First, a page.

Giving Our Rivers a Bit of Wiggle Room

Posted on November 22, 2021

I was watching ‘The Lakes’ with Simon Reeve last night, and I was struck by some of the programme’s content.  

On one section of the programme, Reeve was talking to a couple of geomorphologists. I will confess that I had never heard of this profession before. However, I quickly realised what a future role they will play in the natural environment.  

Increased Flooding

In layman’s terms, they explained many of the reasons flooding is becoming a regular occurrence. Of course, we all know about climate change and intense rainfall. What I didn’t understand is how humans have created the perfect storm through intensive farming.  

These guys explained that by receiving grants, farmers were paid by successive governments to straighten rivers. This involved building high walls and barriers to stop the water flooding into nearby fields and soaking away. This was undertaken to create more land for crops.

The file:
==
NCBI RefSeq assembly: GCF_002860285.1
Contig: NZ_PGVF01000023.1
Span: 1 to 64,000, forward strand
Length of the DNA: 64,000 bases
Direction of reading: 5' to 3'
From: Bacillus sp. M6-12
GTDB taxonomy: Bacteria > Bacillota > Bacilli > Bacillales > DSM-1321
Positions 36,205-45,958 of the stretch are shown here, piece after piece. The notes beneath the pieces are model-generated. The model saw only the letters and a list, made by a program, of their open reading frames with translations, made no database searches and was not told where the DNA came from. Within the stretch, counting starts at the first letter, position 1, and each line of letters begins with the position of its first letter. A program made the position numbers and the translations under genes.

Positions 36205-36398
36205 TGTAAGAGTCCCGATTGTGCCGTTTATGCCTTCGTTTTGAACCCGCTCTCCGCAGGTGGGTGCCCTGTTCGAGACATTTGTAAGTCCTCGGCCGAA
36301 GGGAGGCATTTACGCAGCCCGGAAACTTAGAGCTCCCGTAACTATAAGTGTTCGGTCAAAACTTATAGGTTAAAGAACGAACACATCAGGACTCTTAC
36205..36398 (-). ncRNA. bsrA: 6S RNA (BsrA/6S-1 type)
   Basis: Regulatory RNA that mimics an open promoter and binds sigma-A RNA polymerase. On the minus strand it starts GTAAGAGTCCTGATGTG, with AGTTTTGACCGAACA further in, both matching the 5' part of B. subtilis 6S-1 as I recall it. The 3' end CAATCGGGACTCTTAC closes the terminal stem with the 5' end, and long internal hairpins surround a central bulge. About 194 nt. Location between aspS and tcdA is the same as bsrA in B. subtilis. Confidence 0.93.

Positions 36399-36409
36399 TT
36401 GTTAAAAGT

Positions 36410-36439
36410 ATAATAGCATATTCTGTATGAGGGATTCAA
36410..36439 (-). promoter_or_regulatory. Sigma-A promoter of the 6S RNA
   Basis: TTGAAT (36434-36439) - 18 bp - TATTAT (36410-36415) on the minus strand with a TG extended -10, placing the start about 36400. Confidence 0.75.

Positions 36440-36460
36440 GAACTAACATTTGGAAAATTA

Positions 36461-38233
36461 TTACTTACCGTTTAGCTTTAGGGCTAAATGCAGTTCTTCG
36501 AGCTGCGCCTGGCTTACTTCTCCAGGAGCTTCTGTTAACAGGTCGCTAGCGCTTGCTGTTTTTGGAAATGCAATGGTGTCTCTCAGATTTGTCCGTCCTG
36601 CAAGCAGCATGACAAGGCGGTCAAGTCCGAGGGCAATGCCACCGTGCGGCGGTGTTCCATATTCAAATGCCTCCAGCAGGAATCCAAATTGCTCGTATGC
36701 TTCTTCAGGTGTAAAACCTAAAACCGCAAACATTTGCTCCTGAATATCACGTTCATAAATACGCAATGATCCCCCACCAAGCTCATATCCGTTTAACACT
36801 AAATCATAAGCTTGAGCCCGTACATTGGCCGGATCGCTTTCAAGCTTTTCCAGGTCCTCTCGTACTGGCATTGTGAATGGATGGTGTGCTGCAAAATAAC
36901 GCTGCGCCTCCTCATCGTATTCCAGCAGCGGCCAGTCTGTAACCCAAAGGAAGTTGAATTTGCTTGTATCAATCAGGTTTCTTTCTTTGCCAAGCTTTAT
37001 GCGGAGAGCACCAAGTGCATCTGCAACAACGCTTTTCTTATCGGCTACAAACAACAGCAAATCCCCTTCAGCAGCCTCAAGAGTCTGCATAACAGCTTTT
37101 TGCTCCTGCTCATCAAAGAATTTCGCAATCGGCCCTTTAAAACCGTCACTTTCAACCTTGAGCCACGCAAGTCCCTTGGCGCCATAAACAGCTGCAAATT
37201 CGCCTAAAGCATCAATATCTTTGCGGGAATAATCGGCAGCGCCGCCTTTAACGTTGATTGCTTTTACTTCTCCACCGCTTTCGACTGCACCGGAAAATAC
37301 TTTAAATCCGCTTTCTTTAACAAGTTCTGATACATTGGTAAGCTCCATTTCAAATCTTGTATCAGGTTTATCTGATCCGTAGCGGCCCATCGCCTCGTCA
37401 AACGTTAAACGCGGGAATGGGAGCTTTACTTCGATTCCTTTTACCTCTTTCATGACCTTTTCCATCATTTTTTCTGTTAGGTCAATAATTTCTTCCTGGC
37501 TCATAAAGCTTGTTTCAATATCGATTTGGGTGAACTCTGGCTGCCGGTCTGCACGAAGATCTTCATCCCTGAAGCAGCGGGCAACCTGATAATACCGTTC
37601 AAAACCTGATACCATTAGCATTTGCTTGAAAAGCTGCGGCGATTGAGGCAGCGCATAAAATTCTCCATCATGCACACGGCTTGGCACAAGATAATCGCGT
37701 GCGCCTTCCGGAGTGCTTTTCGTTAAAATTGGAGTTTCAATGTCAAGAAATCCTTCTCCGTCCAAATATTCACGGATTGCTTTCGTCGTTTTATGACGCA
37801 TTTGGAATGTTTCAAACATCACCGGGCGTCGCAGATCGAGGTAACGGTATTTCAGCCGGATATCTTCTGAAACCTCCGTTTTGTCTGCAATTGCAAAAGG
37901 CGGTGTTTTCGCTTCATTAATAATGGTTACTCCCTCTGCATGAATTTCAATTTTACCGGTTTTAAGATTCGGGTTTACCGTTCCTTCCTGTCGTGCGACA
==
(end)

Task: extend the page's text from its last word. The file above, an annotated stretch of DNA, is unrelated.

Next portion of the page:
So, in effect, the river became a straight water flume from the mountains down into urban areas such as Carlisle (badly flooded in 2016). The chap went on to explain that a winding river is just like a winding road. The water slows down goes and into natural flood plains.

Misdirected Funding

Councils are using government funding (often not enough) to build city centre flood defences when they could cure the problem naturally. This can be done by using the money to encourage farmers to let rivers flow naturally again.

It is starting to happen in some areas of Cumbria but 60% of Britain’s rivers have been straightened by farming. A bigger effort is needed. Basically, when towns and villages get flooded, it is often due to state funded farming practices that are not conducive to climate change.

Reeve visited another area where the drains have been unblocked to allow wetlands to return. It’s a good news story where most of the biodiversity has returned. Seeing nesting Osprey in the Cumbrian wetlands shows that with effort and ingenuity, we can learn to deal with climate change by leaving the natural environment alone.

We probably won’t bother.

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